Three Urgent Needs to be Addressed with Data Virtualization
As virtualization becomes as ubiquitous as the hybrid cloud, it’s a good time to re-evaluate three urgent points in its development:
- Virtualization Is Not A Commodity: Typically, combining data that spans on-premise and multi-cloud sources is incredibly complex, usually involving IT led software projects that have requirements as well as build and testing phases. Not all companies have the ability to run these sorts of projects effectively and efficiently enough to serve the business needs for speed, accuracy, and security. AtScale removes the need for complex software projects and enables the business to form a hypothesis, generate sophisticated questions, and get answers quickly and securely via the creation of a Virtual Data Warehouse.
- No virtualization → No innovation: Machine Learning and Artificial Intelligence are currently the biggest drivers of data value. When an enterprise recognizes the value of data, their appetite to collect more grows. IDC predicts data creation swelling to a total of 163 zettabytes (ZB) by 2025. The last ten years centered around the conversion of analog data to digital and the next ten are focused on getting value from data: collecting and leveraging mission critical data necessary for the smooth running of daily life for business, government and consumers. Data Scientists spend a disproportionate amount of time in data acquisition and prep vs maximizing their value by generating models and insights. The amount and variety of data an enterprise must manage is growing exponentially, and virtualizing that data on the hybrid cloud agile makes it flexible enough to accommodate new technologies and applications.
- The Rise Of Containers: Container technology and the orchestration of Kubernetes enable the operationalization of the hybrid cloud. Containers are built as a stripped-down OS that can add applications and infrastructure on an as-needed basis. Kubernetes and its competitors virtualize the entire infrastructure requirements for complex application systems.
Referring back to RedHat’s most recent positioning, “If we add Kubernetes to the (data) mix, which brings its own orchestration and scheduling, we end up with multiple layers of management and orchestration just to keep our clusters running.” Data virtualization and containers go together like peanut butter and chocolate: virtualization hides the complexity of data, thus driving massively increased consumption, and containers hide the complexity of scaling the infrastructure required to serve. Bottom line: Kubernetes necessitates data virtualization as it integrates into the hybrid cloud.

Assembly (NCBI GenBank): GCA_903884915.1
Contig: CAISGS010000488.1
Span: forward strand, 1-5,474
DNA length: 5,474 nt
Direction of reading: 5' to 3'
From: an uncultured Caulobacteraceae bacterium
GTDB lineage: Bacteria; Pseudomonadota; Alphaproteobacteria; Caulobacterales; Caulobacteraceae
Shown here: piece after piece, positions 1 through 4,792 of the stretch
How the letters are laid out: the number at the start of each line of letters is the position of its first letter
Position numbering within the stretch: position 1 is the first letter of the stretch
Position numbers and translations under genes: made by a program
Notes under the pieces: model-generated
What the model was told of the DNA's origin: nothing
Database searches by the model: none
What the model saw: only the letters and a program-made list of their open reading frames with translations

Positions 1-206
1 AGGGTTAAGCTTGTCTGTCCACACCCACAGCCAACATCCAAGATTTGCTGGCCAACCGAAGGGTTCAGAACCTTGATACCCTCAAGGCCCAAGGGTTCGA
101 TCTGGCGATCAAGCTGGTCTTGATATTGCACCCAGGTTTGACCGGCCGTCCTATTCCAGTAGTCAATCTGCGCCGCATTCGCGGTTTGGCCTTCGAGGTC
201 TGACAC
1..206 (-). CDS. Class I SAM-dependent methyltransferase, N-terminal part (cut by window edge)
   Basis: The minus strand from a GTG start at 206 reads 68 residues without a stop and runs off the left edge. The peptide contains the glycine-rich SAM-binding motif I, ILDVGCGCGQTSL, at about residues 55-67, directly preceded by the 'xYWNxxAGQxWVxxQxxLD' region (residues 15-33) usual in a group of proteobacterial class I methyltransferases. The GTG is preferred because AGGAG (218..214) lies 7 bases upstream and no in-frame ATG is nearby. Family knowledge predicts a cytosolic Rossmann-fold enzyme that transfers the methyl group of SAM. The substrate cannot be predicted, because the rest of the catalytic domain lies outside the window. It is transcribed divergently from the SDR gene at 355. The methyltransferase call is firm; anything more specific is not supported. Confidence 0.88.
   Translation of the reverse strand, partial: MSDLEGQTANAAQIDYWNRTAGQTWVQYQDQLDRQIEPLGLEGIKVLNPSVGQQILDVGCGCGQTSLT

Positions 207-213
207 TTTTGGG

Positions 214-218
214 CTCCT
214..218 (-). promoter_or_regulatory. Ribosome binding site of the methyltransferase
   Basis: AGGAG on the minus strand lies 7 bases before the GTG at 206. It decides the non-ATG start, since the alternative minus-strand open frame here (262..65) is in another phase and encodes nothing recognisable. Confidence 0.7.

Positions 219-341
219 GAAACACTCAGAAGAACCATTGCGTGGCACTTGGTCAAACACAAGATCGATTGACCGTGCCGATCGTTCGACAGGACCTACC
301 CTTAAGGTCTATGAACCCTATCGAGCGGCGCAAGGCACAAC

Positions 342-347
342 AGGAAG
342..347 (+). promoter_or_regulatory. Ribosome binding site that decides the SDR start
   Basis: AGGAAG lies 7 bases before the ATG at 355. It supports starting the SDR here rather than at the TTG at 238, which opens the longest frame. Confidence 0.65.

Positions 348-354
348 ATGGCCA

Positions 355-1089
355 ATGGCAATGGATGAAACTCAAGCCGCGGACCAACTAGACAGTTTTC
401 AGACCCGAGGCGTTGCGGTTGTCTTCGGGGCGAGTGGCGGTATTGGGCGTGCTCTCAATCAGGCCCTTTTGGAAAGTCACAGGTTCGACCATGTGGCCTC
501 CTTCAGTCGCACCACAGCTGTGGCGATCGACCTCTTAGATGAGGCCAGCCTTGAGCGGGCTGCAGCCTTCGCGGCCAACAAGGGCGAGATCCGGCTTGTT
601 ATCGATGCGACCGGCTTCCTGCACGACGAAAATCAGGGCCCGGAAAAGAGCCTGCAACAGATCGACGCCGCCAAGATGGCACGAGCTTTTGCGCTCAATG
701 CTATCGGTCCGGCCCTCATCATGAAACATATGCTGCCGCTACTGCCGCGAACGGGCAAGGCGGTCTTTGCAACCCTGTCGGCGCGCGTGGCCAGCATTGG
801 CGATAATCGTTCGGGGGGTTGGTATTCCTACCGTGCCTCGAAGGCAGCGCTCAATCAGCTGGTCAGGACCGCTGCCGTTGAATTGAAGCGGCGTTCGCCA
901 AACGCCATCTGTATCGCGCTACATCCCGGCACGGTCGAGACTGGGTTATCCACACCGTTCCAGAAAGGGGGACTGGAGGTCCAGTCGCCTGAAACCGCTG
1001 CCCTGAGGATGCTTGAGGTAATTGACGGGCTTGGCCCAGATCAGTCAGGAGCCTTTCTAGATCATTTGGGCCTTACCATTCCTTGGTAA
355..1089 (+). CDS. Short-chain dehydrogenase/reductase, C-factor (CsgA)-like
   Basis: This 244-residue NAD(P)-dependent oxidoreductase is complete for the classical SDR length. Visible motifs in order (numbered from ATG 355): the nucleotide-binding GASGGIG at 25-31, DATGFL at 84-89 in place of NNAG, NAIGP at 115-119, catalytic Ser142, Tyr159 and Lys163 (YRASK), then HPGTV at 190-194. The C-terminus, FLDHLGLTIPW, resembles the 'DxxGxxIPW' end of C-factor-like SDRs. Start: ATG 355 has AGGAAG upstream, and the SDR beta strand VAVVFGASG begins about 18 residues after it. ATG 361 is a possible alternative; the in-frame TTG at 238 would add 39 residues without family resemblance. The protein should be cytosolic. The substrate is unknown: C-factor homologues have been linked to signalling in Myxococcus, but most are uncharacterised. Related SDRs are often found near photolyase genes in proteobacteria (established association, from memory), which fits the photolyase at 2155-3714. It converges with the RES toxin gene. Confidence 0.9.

Bottom line: Kubernetes necessitates data virtualization as it integrates into the hybrid cloud.
Data Virtualization In Action
The leadership team of a Fortune 50 DIY retailer recently tasked their IT department with moving data from an on-premise enterprise data warehouse to a cloud enterprise data warehouse. The reason: the need for an economical rollout of broad analytics use cases, with a focus on using more analytics at a scalable price. The retailer looked for an improvement in their BI performance and a way to secure data that would be served outside their firewall and to advance their query capability and results. In short: the existing data needed to be virtualized to avoid costly business interruption.
The retailer’s IT department was able to connect their different BI tools to their on-premise warehouse using AtScale’se Virtualized Data Warehouse. By breaking the hard-wired connection of BI tool to the data warehouse, they migrated their analytics to the cloud within a weekend. No BI users were impacted (or even knew!) the data had moved when performing their reporting tasks on the following Monday morning. Business analysts ran the exact same reports as they had on Friday without realizing that the data store architecture and even the physical location of the data had changed.
Virtualization is the foundation and the future of the hybrid cloud. No innovation can ignore it; smart companies will thrive on it.